At the end of our most recent "Connecting the Continuum" article (a yearlong H&HN series), the venerable Paul Tang, M.D., says "You have to engage people not by just giving them numbers, but by giving them something that can help manage their own health."
Tang, vice president and chief innovation and technology officer at Palo Alto Medical Foundation, is passionate about the topic. He's worked on various patient engagement studies for AHRQ and chairs a federal working group advising CMS on meaningful use standards, which have increasingly required that hospitals and physicians adopt technology to promote patient engagement.
During the past year or so, patient engagement has been elevated in importance. A report issued earlier this year by the AHA's Committee on Research dubbed it a "game changer." Importantly, the report notes that hospitals and health systems "can serve as laboratories for developing, testing, learning and disseminating new engagement practices. The impact of this type of engagement and the role that hospitals can play in leading this transformative element of system design in their own communities are foundational for achieving the Triple Aim in health care."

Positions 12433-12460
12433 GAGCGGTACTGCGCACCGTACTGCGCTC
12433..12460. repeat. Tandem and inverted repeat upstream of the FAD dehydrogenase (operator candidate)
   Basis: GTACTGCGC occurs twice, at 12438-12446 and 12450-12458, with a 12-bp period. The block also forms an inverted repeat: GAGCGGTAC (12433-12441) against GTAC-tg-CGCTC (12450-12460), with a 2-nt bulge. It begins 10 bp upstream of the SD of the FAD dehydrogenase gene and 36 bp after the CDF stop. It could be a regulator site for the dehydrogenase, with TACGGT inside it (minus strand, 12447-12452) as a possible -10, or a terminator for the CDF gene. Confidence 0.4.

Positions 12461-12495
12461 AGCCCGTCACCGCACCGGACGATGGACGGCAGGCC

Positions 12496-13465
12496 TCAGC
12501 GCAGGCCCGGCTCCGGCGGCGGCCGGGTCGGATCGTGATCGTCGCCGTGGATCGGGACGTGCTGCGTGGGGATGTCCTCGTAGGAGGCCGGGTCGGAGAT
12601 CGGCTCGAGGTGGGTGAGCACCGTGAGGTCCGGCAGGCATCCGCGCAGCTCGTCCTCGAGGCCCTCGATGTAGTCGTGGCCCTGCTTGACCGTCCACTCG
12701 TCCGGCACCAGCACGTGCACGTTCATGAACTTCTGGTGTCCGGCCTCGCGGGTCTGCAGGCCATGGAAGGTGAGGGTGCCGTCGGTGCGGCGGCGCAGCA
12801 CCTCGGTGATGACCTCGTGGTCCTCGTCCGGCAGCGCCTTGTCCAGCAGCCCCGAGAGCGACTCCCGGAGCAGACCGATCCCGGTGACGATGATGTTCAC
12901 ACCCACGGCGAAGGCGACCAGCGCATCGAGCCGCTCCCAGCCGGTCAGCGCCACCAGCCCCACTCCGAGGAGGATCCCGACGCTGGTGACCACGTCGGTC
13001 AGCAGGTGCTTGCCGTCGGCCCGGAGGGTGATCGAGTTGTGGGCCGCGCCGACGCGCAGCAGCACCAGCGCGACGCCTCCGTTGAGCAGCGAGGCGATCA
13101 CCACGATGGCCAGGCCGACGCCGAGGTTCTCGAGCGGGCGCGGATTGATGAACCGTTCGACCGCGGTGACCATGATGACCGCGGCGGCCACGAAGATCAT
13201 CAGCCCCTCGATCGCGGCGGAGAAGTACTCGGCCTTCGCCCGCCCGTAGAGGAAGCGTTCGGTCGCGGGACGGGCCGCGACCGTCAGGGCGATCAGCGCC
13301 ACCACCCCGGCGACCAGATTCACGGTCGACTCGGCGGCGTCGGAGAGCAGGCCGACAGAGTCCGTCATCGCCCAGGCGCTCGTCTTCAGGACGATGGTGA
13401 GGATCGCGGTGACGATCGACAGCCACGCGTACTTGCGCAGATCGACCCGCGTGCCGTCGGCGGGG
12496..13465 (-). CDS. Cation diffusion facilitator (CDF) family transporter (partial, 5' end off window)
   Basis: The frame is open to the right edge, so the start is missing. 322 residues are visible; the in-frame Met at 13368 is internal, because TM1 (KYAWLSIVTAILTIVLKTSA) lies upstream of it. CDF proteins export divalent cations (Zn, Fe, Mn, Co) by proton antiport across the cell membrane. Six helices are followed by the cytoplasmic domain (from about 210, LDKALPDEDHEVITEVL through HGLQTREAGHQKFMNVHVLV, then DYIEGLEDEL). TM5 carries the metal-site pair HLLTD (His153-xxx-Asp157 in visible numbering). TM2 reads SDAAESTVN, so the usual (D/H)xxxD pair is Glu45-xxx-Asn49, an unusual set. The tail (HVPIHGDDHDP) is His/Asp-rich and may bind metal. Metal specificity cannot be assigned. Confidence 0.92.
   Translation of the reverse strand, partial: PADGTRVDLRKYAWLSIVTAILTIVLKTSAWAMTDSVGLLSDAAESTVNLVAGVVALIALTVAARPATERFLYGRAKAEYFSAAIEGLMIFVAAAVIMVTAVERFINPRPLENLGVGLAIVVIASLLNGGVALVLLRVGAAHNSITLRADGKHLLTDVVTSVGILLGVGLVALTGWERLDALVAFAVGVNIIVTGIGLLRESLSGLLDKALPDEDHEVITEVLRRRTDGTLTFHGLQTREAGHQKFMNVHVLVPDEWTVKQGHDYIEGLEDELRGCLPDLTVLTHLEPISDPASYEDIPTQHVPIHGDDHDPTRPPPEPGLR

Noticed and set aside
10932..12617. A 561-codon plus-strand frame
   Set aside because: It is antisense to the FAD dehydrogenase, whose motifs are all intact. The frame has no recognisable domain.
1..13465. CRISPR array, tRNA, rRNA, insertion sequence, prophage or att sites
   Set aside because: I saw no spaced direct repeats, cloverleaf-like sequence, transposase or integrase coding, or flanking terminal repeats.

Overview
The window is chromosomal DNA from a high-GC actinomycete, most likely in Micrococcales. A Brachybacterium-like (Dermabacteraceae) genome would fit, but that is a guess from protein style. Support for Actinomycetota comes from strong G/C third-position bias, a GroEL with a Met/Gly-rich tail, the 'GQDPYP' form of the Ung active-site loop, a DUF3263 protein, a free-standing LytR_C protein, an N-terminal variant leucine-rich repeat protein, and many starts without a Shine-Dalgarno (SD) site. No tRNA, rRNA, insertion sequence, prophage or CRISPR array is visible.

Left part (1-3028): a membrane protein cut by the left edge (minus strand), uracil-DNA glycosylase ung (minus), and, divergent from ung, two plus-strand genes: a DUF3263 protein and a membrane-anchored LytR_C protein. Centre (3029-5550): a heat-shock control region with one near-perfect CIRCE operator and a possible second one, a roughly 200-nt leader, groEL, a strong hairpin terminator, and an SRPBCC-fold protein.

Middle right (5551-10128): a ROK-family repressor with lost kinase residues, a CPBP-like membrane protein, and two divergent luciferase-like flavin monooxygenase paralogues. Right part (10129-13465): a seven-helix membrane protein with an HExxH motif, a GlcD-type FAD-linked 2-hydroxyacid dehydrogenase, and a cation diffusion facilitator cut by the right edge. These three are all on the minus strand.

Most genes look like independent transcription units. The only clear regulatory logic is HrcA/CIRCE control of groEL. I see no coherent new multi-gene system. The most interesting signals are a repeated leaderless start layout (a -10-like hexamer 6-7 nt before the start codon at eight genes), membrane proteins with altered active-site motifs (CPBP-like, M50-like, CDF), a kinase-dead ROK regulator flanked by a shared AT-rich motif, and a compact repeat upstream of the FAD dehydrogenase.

As evidenced by programs at Palo Alto and North Shore-LIJ, both profiled in our "Connecting the Continuum" article, IT serves as a cornerstone to effective patient engagement. In an increasingly digital and mobile world, health care providers need to figure out ways to connect to patients on their terms, not the other way around. As we reported last October, patients are likely to feel more in control of their care if they are better engaged and better informed.
Unfortunately, there are still significant gaps. Deloitte Center for Health Solutions' 2013 survey looking at physician adoption of health IT found that most doctors still lag in using online patient support tools. For instance, just 37 percent of physicians with a Stage 1-certified EHR communicate with patients via email or text. Only 30 percent direct patients to online health content.
The National eHealth Collaborative, a public-private partnership established by an ONC grant, developed a Patient Engagement Framework, a sort of blueprint for providers. It's a good starting point for hospitals that may be just starting down this path.